Pilot’s Guide To Air Traffic Control

T +46 40 694 43 00 - www.entrypointnorth.com - info@entrypointnorth.com

Course aim

This course is designed for pilots as a hands-on introduction to air traffic control and the role of air traffic controllers. It gives participants the opportunity to gain practical experience with working as an operational controller. They gain insight into the tools air traffic controllers use to solve traffic situations, with the focus on improving cooperation between pilots and controllers in their daily routine as well as distress/emergency situations. After completing the course, participants :

  • Have knowledge of operational aspects that ATCOs deal with in their daily work.
  • Have basic knowledge of methods and procedures to maintain safety at all time, including separation, sequencing, and environment in ATC.
  • Understand the cooperation between different ATC units and sectors, including different silent agreements and coordination carried out.
  • Understand general operating methods used during unusual events.
  • Have basic knowledge of ATC equipment.
  • Have basic knowledge about the interactions between ATCOs and other roles within the aviation environment (pilots, air traffic assistants, flight data officers, and briefing officers).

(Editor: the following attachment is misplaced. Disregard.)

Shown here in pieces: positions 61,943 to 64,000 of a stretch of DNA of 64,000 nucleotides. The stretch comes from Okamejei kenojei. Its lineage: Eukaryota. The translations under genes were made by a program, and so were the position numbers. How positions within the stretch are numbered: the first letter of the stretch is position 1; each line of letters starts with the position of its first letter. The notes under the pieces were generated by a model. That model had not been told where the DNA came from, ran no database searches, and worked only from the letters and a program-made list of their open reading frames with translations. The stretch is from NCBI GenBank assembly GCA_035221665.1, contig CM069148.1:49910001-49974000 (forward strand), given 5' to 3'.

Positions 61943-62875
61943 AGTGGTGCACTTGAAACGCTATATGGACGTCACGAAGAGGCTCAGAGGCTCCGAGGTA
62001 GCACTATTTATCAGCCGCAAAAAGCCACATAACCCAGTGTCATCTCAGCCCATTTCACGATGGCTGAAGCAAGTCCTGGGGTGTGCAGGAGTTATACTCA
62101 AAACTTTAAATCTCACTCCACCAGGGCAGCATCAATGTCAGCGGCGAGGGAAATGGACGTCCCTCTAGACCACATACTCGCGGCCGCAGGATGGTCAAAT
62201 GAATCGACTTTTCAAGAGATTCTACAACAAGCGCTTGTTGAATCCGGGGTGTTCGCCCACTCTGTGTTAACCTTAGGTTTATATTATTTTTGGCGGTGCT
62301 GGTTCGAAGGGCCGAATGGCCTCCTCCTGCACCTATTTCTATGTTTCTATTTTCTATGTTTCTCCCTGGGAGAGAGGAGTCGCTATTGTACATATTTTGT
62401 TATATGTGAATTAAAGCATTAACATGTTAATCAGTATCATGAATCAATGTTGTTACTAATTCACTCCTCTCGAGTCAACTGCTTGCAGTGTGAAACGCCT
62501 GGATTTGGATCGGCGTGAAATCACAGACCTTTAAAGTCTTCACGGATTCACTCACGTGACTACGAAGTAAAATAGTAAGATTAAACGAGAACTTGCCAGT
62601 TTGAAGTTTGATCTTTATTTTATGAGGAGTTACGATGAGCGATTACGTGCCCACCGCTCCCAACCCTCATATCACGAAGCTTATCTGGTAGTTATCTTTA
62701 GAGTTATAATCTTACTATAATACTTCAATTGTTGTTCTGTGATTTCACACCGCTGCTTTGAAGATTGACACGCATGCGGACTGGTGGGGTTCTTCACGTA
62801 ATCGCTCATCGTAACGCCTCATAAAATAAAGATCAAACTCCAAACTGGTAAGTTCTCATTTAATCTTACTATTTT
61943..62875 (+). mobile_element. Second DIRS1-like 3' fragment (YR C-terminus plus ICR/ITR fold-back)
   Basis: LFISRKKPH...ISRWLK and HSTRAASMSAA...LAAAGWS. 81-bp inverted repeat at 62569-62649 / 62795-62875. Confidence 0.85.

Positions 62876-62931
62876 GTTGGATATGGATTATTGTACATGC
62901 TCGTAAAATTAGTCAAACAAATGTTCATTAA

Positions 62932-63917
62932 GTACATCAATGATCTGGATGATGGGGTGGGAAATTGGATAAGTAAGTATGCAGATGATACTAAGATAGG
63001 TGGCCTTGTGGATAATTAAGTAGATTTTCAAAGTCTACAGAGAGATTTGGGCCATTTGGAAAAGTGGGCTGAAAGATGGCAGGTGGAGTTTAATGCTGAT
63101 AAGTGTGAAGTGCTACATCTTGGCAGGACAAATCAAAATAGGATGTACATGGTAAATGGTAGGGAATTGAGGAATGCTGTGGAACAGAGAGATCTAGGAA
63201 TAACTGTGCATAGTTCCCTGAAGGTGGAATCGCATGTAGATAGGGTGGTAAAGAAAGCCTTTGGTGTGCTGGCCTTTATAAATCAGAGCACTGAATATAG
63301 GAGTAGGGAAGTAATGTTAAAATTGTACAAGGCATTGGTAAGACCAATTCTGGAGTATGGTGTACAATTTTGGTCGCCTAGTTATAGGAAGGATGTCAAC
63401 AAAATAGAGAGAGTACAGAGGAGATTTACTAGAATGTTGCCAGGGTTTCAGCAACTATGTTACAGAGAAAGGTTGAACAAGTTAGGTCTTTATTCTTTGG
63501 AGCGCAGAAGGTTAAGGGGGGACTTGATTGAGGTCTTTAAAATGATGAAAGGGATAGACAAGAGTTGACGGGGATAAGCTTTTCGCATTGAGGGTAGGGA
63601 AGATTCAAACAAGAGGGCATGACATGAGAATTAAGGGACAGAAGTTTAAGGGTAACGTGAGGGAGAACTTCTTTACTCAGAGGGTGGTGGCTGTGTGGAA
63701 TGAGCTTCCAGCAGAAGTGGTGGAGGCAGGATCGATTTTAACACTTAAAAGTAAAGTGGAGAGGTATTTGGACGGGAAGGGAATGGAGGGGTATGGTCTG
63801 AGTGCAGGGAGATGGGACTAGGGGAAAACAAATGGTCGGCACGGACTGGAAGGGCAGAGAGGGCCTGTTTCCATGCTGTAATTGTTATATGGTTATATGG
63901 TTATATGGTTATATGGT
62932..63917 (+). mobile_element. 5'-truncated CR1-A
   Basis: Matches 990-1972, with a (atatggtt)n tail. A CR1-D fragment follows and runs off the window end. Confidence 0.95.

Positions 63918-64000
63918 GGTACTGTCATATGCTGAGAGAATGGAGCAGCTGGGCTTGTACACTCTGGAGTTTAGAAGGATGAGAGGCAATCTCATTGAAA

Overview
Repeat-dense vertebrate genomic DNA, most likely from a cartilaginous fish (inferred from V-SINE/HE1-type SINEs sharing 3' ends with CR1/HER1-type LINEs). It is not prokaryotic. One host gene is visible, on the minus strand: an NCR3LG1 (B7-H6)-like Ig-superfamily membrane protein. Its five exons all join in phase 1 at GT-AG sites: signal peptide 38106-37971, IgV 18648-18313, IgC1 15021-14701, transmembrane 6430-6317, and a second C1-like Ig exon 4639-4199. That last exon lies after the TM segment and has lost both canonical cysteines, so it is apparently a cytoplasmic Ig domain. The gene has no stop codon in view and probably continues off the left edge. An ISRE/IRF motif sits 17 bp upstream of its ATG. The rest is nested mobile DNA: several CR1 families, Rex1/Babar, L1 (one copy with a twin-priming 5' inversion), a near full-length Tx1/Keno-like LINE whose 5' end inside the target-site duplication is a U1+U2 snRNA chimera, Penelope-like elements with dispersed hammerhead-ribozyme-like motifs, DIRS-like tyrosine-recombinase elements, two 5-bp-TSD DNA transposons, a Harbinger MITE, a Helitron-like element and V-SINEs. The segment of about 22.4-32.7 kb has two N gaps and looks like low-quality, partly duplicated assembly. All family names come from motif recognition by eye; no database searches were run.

• Have training experience by actively taking the role of ATCO in a simulator exercise.

Course structure

Participants prepare for this course through self-study of theoretical material, taking approximately 4 hours. The course contains a balance between theory and practical exercises: after theoretical preparation, participants are able to perform an exercise in a training approach control airspace simulation. The same realistic airspace and similar exercises are used by our ab-initio APS student controllers.

Content in brief

The course is primarily designed for fighter pilots and pilots with many years of operational experience within commercial aviation. However, we can customise the course for pilots attending training for a Commercial Pilot License (CPL) and Private Pilot License (PPL). Therefore the course can cover topics such as, but not limited to:

Introduction. Basic aspects of the ATC environment and ATCO role. Regulations and definitions. Air Navigation Service Providers’ overall mission.
Simulator exercise preparation. Introduction to local procedures, airspace layout, and working methods.

Demonstration. Simulator demonstration of normal and unusual events by instructors in the approach surveillance environment.
Simulator training. Hands-on training with experienced instructors, including controlling traffic in arrival and departure sector; controlling commercial, private and military traffic; and controlling VFR and IFR traffic.

Questions & answers session. Summary of the course, with emphasis on the key learning aspects.


Participants need to be undertaking pilot training or be in possession of a pilot license.

Pilot’s Guide To Air Traffic Control

1 day
  • Prerequisites
    • Pilot license (or ongoing pilot training)
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